NETHERLANDS—Royal DSM, a global purpose-led science-based company, has begun customer sampling of the world’s first fully bio-based vitamin A, an initial step before the commercial-scale production and full launch in 2023.

Initially the bio-based vitamin product will be used in cosmetic applications, however the company said that evaluation for take-up by a wide range of other end markets, including in the area of human and animal health, will follow.

Vitamin A is an essential ingredient for good health, immunity and digestive systems. In skin care it has proven to be one of the most effective ingredients against signs of aging, making it one of the most in-demand and trusted cosmetic ingredients on the market.

According to Global Market Insights, the Vitamin A Market size exceeded $US 490 million in 2020 and is estimated to grow at a CAGR of over 5% from 2021 and 2027.

Growing awareness of health, affordability due to socioeconomic development, and government initiatives will positively impact the global vitamin A industry expansion.

Manufacturing vitamin A at scale was first made possible following a scientific discovery in 1947 at Hoffmann-La Roche, from which DSM acquired the vitamins business in 2003.

Current industrial methods for the production of vitamin A rely on chemical synthesis from petroleum-derived substrates, such as acetone and acetylene.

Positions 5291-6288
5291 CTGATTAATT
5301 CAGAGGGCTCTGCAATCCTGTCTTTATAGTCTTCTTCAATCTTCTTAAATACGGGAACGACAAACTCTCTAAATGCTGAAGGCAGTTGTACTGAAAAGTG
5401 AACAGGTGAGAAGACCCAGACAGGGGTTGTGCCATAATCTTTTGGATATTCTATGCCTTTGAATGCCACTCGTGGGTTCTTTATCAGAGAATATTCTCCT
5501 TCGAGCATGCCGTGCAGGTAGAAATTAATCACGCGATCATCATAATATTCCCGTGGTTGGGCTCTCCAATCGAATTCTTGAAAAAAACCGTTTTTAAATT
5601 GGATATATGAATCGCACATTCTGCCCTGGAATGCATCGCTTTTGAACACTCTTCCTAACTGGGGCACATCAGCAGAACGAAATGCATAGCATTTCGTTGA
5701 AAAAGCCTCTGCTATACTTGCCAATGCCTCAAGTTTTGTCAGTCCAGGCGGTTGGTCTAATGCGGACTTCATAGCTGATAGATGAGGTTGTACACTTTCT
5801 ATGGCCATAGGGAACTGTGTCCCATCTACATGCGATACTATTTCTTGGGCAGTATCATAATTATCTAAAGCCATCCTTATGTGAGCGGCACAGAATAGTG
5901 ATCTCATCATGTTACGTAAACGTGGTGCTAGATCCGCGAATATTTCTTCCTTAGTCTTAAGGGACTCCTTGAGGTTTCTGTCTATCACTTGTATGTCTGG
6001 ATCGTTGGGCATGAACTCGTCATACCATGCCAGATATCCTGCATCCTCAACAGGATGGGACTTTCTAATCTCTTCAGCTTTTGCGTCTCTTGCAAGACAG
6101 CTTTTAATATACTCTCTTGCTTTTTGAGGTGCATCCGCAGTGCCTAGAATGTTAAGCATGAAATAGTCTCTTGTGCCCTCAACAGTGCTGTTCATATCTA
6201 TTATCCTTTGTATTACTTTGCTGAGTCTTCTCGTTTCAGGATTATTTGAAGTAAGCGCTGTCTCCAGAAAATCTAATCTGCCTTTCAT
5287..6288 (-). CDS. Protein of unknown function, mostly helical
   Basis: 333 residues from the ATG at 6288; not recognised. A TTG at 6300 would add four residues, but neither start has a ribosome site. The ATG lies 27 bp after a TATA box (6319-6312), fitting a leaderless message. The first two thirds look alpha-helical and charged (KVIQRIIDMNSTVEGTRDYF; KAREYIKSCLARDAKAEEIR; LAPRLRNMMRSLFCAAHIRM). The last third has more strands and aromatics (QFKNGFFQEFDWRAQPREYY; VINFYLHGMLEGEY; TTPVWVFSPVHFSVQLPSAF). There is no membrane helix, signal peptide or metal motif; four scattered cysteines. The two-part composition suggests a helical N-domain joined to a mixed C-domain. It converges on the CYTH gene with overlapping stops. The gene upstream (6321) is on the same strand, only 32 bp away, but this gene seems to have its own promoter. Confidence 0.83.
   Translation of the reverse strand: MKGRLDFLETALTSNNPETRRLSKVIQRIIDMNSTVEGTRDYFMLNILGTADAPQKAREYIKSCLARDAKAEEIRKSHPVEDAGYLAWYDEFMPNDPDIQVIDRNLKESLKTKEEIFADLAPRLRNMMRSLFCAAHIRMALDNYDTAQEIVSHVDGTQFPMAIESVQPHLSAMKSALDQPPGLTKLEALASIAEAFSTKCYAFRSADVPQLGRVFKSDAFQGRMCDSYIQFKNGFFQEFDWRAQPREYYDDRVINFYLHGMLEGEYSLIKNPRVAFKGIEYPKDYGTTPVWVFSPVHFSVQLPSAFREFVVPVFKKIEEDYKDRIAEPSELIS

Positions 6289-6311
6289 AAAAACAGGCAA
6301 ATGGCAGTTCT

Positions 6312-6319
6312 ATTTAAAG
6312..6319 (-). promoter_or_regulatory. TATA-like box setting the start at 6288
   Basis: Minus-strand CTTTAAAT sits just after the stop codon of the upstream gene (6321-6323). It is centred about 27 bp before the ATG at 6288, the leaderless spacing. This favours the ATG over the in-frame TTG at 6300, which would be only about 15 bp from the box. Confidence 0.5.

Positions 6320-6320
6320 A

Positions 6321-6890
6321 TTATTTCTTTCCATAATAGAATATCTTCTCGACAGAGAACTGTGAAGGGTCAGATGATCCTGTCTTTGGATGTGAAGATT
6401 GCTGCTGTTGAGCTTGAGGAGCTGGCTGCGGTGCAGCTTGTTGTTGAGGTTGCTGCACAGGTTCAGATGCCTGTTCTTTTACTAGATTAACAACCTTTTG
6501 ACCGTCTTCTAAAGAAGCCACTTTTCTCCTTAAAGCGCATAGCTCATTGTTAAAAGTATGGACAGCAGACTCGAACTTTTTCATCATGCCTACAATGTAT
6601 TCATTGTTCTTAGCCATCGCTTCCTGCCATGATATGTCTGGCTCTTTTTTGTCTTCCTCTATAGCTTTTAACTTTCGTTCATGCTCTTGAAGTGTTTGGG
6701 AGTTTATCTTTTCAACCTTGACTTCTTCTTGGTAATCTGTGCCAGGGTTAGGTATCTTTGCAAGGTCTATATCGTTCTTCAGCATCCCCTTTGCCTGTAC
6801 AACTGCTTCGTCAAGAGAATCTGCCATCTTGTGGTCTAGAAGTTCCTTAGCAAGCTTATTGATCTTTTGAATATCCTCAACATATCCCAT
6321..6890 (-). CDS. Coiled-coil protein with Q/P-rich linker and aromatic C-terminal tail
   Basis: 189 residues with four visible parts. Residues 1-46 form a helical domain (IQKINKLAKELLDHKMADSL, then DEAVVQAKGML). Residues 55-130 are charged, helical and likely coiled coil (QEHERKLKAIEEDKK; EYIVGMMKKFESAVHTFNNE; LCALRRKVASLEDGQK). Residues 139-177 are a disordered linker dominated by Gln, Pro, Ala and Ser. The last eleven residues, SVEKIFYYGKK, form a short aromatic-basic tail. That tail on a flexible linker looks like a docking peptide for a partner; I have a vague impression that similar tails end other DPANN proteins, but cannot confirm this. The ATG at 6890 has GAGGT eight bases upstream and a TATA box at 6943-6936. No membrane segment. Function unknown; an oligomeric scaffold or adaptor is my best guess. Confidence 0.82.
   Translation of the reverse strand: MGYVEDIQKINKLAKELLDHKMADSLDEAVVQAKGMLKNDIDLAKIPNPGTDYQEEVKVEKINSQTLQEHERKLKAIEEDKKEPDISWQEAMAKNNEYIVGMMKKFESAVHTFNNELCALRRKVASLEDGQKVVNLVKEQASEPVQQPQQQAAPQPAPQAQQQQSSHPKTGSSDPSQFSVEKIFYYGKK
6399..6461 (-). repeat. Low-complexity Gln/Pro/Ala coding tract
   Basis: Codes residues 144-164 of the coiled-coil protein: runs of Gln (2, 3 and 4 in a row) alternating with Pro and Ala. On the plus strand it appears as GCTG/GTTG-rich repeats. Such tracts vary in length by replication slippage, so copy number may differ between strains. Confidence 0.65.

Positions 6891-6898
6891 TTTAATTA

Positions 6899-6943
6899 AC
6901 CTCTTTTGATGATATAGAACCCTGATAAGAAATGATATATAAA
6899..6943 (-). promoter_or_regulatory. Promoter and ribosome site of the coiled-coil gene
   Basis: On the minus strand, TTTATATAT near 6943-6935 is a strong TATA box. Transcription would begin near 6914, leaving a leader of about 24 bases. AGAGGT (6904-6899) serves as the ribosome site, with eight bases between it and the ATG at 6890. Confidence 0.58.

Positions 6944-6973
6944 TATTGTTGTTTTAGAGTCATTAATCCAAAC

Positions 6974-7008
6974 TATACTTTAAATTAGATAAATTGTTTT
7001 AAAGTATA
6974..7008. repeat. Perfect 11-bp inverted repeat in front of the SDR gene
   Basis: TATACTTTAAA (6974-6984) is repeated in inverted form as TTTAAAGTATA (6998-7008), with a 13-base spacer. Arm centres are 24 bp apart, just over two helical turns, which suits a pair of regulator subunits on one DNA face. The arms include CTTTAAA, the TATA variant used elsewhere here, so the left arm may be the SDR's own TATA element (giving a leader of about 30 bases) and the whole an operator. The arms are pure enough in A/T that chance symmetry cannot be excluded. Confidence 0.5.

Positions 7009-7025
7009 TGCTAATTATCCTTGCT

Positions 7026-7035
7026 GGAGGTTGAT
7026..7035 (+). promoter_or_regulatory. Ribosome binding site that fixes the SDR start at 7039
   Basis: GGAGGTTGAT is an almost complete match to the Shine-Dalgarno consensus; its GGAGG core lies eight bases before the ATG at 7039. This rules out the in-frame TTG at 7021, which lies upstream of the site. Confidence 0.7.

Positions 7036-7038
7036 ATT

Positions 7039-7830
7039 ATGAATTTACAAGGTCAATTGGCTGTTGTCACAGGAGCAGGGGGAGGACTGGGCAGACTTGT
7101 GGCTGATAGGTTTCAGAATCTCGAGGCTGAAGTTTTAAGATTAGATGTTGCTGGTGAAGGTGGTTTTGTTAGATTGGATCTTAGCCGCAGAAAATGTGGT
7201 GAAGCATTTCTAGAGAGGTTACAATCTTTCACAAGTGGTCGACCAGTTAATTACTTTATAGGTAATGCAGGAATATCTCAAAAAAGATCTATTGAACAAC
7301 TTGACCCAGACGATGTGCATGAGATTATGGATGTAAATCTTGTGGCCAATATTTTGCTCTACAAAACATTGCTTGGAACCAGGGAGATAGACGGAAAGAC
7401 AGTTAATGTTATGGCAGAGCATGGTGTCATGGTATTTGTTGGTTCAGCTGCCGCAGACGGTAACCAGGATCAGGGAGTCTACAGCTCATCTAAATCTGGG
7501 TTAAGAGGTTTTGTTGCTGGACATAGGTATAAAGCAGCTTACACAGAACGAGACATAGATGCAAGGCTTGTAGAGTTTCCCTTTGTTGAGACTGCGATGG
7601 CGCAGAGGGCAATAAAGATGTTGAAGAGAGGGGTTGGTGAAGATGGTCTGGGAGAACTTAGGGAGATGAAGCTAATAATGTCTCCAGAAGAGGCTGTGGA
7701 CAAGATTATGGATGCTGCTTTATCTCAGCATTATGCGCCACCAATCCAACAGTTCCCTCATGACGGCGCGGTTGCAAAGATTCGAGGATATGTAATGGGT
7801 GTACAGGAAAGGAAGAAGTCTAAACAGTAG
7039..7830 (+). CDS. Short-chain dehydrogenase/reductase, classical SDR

In house R&D work led to a new scientific breakthrough, making it possible to produce vitamin A using a specially developed strain of yeast that converts a renewable carbon source into vitamin A, explained DSM.

“The moment when we were able to isolate vitamin A out of a bio-broth, with a purity profile similar to the current product, we realized we had something revolutionary at hand,” said Ronald Gebhard, VP of biosciences and process innovation at DSM.

The process has since been refined and proven to be scalable following a collaborative project involving six of its facilities including the company’s Lexington and Columbia sites in the US, the Delft unit in the Netherlands, the Grenzach campus in Germany, and its Kaiseraugst and Sisseln sites in Switzerland.

Whereas until now, the only way to meet the growing demand for vitamin A has been to build new multi-step chemical production facilities requiring more finite resources, DSM said its new bio-based process will significantly reduce the carbon footprint and waste of vitamin A manufacturing while still producing the top-quality customers expect

 “Our new fully bio-based process relies on commonly available renewable raw materials and results in a lower carbon footprint and less waste,” Gebhard said.

Going forward, the company said it will increase its manufacturing capacity only through its bio-based process using renewable resources.

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